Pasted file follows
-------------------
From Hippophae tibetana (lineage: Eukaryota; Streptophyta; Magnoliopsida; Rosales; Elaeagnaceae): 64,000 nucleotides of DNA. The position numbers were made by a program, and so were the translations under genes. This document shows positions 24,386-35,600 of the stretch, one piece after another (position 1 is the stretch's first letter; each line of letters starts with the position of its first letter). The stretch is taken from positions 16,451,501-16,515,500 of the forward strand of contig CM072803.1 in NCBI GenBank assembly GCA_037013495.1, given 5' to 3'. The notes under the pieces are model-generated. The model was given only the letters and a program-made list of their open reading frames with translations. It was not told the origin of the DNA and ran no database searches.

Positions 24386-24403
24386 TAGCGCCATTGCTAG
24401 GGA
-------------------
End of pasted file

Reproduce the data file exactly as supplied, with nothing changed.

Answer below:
From Hippophae tibetana (lineage: Eukaryota; Streptophyta; Magnoliopsida; Rosales; Elaeagnaceae): 64,000 nucleotides of DNA. The position numbers were made by a program, and so were the translations under genes. This document shows positions 24,386-35,600 of the stretch, one piece after another (position 1 is the stretch's first letter; each line of letters starts with the position of its first letter). The stretch is taken from positions 16,451,501-16,515,500 of the forward strand of contig CM072803.1 in NCBI GenBank assembly GCA_037013495.1, given 5' to 3'. The notes under the pieces are model-generated. The model was given only the letters and a program-made list of their open reading frames with translations. It was not told the origin of the DNA and ran no database searches.

Positions 24386-24403
24386 TAGCGCCATTGCTAG
24401 GGA